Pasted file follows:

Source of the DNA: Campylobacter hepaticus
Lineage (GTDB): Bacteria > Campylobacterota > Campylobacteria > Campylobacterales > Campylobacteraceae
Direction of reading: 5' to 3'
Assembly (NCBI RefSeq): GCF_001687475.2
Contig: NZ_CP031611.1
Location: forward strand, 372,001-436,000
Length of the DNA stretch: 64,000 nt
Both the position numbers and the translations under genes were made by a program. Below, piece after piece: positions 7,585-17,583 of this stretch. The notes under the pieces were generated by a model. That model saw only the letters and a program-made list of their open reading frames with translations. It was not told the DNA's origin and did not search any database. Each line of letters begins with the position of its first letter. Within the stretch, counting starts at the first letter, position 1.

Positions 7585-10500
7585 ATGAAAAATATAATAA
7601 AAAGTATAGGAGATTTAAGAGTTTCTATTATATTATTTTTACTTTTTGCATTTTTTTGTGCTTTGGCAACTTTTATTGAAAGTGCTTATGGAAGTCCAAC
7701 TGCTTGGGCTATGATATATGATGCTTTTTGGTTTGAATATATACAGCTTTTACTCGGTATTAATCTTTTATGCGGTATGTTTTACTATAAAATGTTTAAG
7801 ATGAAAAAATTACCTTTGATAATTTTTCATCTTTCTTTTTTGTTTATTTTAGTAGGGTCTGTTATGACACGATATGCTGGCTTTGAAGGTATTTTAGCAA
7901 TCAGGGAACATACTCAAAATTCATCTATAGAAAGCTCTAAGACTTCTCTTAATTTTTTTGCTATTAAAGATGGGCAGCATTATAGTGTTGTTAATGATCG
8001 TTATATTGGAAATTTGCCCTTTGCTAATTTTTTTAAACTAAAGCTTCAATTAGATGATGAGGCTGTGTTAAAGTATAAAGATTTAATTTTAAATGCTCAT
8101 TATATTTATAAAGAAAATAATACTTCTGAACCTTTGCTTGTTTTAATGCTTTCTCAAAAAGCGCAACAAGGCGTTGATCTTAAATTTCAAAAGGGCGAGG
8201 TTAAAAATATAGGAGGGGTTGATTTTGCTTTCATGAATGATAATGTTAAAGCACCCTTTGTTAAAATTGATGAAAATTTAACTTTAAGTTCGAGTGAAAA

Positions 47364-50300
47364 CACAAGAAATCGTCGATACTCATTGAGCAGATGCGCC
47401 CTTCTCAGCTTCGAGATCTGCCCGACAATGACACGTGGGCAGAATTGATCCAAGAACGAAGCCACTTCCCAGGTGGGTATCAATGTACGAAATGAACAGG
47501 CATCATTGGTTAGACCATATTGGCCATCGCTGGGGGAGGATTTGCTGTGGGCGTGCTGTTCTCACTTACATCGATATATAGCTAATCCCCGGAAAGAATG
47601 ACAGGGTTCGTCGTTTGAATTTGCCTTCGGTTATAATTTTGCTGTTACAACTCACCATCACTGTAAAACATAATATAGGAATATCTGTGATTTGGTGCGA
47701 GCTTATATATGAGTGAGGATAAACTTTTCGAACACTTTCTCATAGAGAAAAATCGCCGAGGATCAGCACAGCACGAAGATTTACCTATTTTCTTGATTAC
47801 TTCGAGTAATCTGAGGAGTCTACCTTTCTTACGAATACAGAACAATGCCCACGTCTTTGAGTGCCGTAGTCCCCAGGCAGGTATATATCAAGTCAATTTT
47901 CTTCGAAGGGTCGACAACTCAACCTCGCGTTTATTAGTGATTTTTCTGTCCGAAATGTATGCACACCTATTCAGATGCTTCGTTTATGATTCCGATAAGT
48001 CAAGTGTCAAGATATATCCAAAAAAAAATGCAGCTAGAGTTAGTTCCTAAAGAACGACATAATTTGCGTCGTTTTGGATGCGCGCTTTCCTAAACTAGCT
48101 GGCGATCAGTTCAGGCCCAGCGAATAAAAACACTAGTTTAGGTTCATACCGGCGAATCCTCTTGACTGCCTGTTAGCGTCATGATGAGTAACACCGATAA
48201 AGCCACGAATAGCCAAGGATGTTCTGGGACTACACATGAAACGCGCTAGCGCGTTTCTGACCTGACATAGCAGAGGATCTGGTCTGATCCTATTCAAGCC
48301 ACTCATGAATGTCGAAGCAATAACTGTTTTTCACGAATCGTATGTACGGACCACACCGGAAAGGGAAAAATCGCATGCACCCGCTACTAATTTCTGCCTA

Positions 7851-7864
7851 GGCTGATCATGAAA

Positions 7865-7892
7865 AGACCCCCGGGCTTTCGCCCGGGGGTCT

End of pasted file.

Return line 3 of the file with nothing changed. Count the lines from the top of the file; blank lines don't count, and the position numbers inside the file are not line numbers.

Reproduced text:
Direction of reading: 5' to 3'